After a while Bobbi and Mira show up. With droidy! And there’s my knee. There’s a plastic square over the area and a tire patch over the kneecap, and that’s it. No dressings to change. No redness. Some inflamation. But it’s done.
And there’s me, at 2:22. Remember, I went in to the OR at about noon. So this is just an hour post surgery, doing fine.
And then at 3:19, just a little sleepy.
To room 702
And then, just a bit later, awake, droidy in hand, I’m ready to go to my room
They wheel me off to my room on the 7th floor. Room 702. Whee! (Part 1; Part 2) that would be my home for the next 26 hours, or so.
And then at 5:30 PM, just four hours after surgery, in comes one of the physiotherapists to take me for a walk.
“Will it bend,” Alyssa wonders. It does. You can see the ant-DVT stockings in this photo, fine.
And I’m off on my first walk at 5:32 PM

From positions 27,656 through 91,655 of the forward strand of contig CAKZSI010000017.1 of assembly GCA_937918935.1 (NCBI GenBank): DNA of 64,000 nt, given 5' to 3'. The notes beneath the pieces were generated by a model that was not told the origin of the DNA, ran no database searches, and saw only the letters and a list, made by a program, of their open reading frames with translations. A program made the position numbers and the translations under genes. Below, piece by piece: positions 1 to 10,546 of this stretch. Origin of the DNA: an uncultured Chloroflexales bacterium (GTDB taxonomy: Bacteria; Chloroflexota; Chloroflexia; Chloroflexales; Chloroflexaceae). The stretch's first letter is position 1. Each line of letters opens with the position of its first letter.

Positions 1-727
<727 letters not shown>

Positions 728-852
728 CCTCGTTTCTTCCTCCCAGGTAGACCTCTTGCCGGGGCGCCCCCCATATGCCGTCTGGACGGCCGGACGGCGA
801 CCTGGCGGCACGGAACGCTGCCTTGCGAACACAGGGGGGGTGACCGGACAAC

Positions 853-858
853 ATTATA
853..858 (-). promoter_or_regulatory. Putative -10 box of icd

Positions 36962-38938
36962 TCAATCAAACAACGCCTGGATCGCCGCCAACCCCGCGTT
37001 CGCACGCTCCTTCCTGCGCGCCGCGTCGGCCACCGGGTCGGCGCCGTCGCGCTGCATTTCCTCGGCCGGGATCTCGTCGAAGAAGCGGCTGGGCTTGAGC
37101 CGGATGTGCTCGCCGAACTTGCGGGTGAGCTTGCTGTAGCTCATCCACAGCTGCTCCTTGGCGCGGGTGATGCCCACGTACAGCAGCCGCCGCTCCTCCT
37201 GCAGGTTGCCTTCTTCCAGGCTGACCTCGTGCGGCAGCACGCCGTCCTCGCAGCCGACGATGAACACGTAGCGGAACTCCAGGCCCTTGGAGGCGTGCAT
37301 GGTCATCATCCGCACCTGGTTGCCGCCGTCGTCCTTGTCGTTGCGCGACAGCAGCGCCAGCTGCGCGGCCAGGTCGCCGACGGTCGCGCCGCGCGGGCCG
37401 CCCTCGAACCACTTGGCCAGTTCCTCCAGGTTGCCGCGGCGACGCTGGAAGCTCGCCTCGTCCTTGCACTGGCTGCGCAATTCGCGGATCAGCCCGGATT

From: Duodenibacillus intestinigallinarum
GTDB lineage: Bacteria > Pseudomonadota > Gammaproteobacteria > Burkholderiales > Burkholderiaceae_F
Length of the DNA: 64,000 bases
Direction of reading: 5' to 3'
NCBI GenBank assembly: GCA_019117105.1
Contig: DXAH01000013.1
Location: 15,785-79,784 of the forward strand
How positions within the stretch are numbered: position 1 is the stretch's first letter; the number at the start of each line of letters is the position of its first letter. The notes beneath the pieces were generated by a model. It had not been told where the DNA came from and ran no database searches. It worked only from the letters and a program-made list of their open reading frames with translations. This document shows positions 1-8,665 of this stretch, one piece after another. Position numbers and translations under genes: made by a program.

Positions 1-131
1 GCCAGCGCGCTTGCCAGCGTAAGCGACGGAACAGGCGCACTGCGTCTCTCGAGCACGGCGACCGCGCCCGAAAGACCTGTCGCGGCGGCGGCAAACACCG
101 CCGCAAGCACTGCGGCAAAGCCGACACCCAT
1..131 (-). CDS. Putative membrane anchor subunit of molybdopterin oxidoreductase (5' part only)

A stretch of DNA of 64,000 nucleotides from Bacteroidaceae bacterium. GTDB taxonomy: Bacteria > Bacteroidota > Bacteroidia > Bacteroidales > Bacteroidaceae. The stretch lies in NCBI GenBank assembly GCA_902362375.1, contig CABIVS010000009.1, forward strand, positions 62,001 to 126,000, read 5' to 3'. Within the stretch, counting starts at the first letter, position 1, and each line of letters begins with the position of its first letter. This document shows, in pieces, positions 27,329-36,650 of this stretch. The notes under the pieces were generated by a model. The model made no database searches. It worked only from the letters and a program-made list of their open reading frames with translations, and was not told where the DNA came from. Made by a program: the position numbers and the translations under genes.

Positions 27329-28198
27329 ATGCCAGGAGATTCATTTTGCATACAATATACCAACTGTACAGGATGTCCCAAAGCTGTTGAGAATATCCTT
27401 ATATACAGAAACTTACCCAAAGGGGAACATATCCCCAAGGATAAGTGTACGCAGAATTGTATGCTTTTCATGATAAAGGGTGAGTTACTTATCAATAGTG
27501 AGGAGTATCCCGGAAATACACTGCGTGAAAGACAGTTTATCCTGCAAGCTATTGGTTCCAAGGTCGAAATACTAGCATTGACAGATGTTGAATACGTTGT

Then exhausted by my triumph, I crash. Watch cap on my head and over my eyes. Sleep mask to make sure no light gets in. CPAP for breathing. I’m folded up and sleeping, at 8:24 PM.
Later I wake up. And at 8:50 PM, I unlock an achievement. I pee in a jar! I am beside myself with excitement. Not.
At 10:21, I’ve got the hang of peeing. I unlock another achievement: 250 ml of pee.
Daniel sends me a series of celebratory gifs. This is the best of the lot.
I pass out again. The next day I’ll sleep, take medicines, and continue my rehab and by night I’ll be back home at Alyssa and Konrad’s.
To infinity…and beyond
As I write this it’s a week and a day since surgery. I’m pain-free. Well, pain-free if I don’t push things. I can walk without crutches, without a cane, and without a limp. Not very far. But still. I’m not where I was before the operation, but way beyond where I thought I’d be.
Stay tuned for the next chapter.